Successful cloud migration requires the right protocols to protect your data

Successful cloud migration requires the right protocols to protect your data

Companies can mitigate uncertainties with a contingency plan or look at a SaaS model to start their cloud journey.

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There is still some wariness, especially with SMEs, towards the cloud over issues such as costs, security risks and the skills or knowledge required to do so.

iTNews Asia speaks to Sunil Mahale, Vice President & General Manager, ASEAN, HKG, Taiwan and Korea at CommVault to find out the key considerations when moving to the cloud and how organisations can ensure the efficacy and security of their cloud data .

iTNews Asia: Despite the benefits of the cloud and remote working, some organisations have yet to move to the cloud. What is stopping them from doing so?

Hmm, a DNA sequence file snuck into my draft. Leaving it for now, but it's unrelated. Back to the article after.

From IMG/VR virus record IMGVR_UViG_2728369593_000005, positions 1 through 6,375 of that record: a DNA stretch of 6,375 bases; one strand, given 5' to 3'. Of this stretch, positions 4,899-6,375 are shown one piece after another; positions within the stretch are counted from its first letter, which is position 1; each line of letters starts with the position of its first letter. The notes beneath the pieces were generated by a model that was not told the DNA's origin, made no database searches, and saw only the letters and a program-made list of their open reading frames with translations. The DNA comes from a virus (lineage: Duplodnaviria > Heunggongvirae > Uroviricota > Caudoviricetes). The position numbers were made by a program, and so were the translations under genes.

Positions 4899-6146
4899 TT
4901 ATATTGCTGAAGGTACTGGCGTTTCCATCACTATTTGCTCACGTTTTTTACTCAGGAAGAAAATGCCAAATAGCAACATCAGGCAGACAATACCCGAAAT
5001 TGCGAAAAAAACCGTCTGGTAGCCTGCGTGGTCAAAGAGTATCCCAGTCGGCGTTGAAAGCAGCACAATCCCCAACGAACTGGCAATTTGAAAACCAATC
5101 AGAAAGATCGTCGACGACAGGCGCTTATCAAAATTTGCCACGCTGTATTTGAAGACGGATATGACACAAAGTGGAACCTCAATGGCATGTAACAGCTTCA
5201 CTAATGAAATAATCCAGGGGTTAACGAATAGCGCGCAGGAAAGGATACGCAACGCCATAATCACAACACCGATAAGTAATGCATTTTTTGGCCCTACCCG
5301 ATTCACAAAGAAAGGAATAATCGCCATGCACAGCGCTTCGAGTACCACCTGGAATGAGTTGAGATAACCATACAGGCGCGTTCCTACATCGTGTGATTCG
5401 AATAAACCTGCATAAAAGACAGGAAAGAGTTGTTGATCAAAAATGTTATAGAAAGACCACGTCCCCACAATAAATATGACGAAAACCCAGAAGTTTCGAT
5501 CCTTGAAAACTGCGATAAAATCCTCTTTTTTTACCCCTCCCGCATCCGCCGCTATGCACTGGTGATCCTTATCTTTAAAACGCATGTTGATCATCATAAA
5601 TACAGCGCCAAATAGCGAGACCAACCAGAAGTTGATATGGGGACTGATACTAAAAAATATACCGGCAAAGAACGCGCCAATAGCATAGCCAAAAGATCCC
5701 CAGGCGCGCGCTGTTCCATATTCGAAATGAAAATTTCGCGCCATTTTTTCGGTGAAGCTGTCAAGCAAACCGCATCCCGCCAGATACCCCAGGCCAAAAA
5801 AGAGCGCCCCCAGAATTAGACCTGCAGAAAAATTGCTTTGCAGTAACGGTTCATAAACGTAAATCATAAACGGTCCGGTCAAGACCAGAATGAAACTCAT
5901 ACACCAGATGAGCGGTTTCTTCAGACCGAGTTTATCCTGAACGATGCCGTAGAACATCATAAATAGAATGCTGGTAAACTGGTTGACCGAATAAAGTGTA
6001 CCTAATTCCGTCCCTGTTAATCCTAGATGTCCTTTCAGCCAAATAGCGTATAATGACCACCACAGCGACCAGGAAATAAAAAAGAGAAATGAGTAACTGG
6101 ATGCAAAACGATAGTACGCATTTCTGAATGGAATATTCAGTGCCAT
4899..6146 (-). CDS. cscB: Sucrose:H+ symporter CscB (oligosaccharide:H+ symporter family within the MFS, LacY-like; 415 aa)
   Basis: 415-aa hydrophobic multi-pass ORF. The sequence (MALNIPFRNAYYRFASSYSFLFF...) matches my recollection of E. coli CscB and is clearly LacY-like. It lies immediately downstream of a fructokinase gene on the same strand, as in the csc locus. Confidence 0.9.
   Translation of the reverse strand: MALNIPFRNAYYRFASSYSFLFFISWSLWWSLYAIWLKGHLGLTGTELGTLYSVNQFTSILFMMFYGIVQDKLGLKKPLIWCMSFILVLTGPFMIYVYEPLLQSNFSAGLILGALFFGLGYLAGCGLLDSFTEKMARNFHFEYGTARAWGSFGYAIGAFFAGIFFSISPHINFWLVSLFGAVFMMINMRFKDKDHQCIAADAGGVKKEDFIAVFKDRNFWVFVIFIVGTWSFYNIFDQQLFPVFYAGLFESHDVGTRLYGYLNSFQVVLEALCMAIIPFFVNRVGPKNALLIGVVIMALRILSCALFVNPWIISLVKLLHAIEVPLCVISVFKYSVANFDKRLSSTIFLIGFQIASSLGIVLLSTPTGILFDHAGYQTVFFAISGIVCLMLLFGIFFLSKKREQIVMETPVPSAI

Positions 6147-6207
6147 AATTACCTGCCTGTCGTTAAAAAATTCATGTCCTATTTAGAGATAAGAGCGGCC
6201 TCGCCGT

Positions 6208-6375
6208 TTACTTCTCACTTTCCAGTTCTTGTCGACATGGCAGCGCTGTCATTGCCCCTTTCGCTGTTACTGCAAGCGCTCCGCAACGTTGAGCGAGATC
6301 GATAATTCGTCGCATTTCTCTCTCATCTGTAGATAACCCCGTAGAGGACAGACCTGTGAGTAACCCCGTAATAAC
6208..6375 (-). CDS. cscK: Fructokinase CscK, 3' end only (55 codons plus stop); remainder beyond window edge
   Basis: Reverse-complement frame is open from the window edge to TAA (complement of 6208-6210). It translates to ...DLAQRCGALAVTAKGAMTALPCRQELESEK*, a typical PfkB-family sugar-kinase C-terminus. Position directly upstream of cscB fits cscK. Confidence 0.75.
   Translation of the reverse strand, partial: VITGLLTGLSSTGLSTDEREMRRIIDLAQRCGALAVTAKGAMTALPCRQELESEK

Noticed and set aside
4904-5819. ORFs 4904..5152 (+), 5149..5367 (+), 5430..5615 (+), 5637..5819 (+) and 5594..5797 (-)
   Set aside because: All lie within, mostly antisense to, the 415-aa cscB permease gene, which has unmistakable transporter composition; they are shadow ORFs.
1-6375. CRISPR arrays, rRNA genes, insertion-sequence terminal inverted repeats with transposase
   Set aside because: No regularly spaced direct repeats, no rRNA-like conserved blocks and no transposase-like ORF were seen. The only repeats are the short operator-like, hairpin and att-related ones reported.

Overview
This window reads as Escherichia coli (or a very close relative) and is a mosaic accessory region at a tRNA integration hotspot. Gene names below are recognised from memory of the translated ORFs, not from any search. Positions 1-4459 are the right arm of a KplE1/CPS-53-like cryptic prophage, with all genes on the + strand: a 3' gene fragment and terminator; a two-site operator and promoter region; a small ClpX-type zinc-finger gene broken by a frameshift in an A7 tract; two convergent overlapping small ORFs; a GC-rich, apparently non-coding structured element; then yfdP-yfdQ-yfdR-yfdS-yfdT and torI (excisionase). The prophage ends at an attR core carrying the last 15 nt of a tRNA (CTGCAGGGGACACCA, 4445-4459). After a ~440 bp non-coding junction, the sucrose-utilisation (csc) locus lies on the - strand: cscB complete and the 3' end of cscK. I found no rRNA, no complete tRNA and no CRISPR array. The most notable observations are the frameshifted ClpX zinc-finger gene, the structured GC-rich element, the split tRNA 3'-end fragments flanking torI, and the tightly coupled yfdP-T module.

The cloud is a powerful tool that allows organisations to enhance cost efficiency and flexibility, as well as gain scalability. However, there are perceptions of cost, effort and risk that can impede an organisation’s cloud strategy.

Organisations may think that it is complex and a struggle to procure the IT expertise and resources needed to move large volume of data to the cloud. Moreover, they are wary of unexpected costs with new cloud models. The cloud can also seem risky to them with new data governance and security issues.

However, many fail to recognise that cloud-based data is not only cost-effective but can be safe and protected across on-prem to cloud locations easily.

iTNews Asia: What are the considerations that organisations should take note of before moving to the cloud?